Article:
Tag Archives: Belgium

Extra Blond Vedett

Another eight months goes by without a single beer tasting post. How does this happen? And in these eight months Myanmar has received its first craft brewery, to boot. I need to lift my game it would seem. Unfortunately I missed out on sitting down and thinking hard about the many beers I had last week in Denmark (mostly from Mikkeller and Carlsberg) but I am on point this week here in the Netherlands. So, without further ado.

The Vedett range of beers is brewed by Brouwerij Duvel Moortgat, i.e. Duvel, and seems to be their attempt at trendiness, although as I understand it the Vedett name is quite old and they took it over through acquisition.

The beer is a “premium lager” and weighs in at 5.2%. It certainly is pale, one of the palest lagers I’ve had in a while, especially after all the dark lagers I had in Denmark through Carlsberg. It looks great in the glass, a flowing, democratic head, super effervescent, big, brash bubbles and that scintillating paleness. Perfectly clear. The aroma is spicy hops, saaz for sure, with subtle lemon and what seem to be zesty phenolics, kinda strange for a lager.

It has a thin mouthfeel and a tight aftertaste, a little harsher than I was expecting. It fades the more you drink, but certainly this is not a typically balanced beer. It would go very nicely if today were less overcast and I were seated on the grass by the canal lapping at the backyard. As it is I sit inside typing. After warming the aroma becomes soapier, an unusual addition to an already weird smell.

The lager profile keeps things fairly underwhelming but on the whole this is an odd beer – its dryness, bitterness and peculiar aroma throwing me off with every sip. Vedett claims the beer has “smooth, malty character with subtly balanced hops … lingering fruitiness with subtle notes of vanilla”. Not getting it.

I bought a bottle of this beer at an unnamed supermarket in Utrecht, the Netherlands and drank it in a home nearby. What a beautiful city.

Maredsous Abbaye-Abdij Blonde 6

The Maredsous abbey beers are brewed by Duvel under license.

The blonde 6 (they also brew an 8 and a 10, referring to ABV) comes in a delightful bulbous bottle, sitting squat on the table. The beer rings in a capacious head on the pour, staying fluffy for the drink’s duration. The colour is deep gold, completely clear, not a freckle of yeast to be seen swimming which is unusual for the style. Spritzy carbonation is evident on viewing. The beer smells interesting – sweet marshmallow wafts between banana and the faintest, dimmest hint of spicy phenolics.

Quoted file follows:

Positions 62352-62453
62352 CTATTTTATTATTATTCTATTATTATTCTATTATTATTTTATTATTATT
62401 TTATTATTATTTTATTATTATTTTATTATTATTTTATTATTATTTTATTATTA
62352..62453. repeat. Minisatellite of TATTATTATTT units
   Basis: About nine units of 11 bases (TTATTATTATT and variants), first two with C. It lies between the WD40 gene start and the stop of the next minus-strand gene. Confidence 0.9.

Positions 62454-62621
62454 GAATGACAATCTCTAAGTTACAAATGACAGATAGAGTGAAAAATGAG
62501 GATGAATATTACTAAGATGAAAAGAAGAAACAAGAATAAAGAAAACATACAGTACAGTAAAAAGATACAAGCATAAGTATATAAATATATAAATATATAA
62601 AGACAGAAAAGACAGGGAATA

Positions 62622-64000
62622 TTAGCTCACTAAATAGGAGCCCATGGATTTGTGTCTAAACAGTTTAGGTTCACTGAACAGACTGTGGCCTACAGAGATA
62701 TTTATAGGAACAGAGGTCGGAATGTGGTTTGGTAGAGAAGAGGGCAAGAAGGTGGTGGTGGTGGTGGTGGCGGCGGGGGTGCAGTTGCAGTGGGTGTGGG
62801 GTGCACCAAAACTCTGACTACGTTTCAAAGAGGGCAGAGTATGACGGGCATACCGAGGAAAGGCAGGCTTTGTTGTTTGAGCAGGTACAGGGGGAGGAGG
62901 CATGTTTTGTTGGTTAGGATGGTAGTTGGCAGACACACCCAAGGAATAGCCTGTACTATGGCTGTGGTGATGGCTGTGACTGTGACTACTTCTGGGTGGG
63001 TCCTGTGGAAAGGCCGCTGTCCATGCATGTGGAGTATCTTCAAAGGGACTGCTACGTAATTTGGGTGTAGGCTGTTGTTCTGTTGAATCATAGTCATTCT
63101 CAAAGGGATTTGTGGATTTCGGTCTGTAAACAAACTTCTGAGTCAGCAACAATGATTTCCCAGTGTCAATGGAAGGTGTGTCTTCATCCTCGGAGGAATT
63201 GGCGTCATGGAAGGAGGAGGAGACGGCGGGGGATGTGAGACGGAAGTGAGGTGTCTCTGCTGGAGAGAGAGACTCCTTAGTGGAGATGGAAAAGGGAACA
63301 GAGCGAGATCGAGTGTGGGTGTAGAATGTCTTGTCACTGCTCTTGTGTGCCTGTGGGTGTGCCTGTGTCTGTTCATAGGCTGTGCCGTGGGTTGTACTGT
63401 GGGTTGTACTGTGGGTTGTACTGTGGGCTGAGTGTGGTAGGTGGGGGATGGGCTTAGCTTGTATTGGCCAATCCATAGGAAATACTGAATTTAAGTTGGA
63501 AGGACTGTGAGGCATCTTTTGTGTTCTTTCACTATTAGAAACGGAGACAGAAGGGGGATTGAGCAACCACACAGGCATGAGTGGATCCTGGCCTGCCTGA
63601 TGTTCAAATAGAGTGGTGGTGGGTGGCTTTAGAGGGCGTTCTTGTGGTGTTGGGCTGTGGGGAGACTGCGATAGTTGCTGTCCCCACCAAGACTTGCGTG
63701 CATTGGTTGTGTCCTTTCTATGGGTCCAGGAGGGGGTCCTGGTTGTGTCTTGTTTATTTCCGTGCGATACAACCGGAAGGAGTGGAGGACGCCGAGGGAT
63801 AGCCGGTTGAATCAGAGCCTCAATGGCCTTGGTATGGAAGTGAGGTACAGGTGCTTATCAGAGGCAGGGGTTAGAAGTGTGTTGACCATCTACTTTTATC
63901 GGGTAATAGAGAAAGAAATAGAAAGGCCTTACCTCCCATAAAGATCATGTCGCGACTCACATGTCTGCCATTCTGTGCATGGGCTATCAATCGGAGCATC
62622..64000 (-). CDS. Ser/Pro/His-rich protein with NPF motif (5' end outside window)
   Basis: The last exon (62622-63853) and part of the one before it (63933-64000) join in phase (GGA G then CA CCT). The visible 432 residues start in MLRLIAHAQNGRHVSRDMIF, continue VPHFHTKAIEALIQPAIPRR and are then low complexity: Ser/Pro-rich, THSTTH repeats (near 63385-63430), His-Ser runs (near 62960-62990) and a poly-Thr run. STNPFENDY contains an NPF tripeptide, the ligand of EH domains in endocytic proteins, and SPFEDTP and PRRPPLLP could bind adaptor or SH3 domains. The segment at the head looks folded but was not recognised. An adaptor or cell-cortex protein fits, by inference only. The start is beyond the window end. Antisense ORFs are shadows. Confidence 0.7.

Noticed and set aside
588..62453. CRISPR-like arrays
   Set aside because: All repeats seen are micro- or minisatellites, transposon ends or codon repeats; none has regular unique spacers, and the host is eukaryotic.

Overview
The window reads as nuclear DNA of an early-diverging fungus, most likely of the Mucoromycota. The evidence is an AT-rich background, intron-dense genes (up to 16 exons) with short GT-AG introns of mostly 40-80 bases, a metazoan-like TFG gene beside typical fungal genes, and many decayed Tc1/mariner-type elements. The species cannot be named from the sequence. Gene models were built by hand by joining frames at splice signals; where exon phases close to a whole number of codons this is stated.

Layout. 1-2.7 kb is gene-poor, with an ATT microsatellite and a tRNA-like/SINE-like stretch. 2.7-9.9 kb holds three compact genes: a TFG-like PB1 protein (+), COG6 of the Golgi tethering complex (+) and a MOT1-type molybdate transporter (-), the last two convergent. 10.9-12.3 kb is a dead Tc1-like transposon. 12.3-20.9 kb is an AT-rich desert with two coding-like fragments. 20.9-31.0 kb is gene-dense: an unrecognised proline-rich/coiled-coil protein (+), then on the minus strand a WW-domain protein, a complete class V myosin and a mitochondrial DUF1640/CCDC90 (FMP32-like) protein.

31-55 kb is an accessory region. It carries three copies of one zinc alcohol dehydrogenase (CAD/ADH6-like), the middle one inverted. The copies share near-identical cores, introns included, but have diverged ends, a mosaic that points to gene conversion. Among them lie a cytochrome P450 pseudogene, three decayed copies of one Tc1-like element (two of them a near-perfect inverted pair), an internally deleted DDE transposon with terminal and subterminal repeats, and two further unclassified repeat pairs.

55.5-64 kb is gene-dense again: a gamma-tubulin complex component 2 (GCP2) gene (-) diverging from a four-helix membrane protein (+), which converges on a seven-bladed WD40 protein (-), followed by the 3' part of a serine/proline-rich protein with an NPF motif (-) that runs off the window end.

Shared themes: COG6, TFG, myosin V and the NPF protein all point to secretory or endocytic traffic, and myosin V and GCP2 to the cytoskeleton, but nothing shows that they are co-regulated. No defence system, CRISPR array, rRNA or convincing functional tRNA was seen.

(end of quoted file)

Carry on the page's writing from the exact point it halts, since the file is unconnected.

On tasting delightful balance prevails. The Belgian yeast notes deliver a smooth ride of clean, mellow malt and a balmy bitterness. There is nothing puckering, astringent or harsh; it’s a perfect example of a rounded, delicate bitterness that still keeps the malt in check. This is a fairly dry beer with a nice finish that is worrying at 6% ABV. Oddly there is a subtle vegetative note going on, a phantom hop flavour that I find difficult to distinguish and elaborate on. Perhaps some late hopping occurs – my bottle was as fresh as you can get in Australia.

This is worth the time and money to procure. A good example of a Belgian blonde and I will look out for their double and triple.

I bought this bottled beer at The Wine Republic, Northcote and drank it at home.

Brasserie d’Achouffe La Chouffe

The Achouffe Brewery – now owned by Duvel – is headquartered in the southeast of Belgium and has been pumping out yeasty ales for over thirty years. Their La Chouffe Blond Bier is 8% ABV and features a beguiling, gnomic label in sunny hues. I’d never tried one of their beers before this, but researching online it looks like they have put out some interesting brews: the N’Ice Chouffe looks particularly good.

This ale poured a murky mandarin colour with huge, swirling clumps of red yeast dominating the eye. My glass literally looked like a live, flocculating fermentation! It had a fairly typical Belgian yeast aroma with a breadlike aftertaste that I found pleasing, cutting off some of the less pleasant phenols present. This rounded smoothness at sip’s end is enviable and quite unlike my own attempts to imitate Belgian beers.

La Chouffe displayed truly gargantuan head retention – possibly pointing to a high wheat grist. Slight alcohol flavour, but not too remarkable considering the 8% ABV. This isn’t a cheap beer in Australia – but it was worth the money, I guess, though nothing to seriously write home about. A solid blonde double: sweet, hopless, chunky, cloudy and chewy. Supposedly this beer has coriander in it – I got nothing.

I bought this beer at McCoppins, Abbotsford and drank it at home.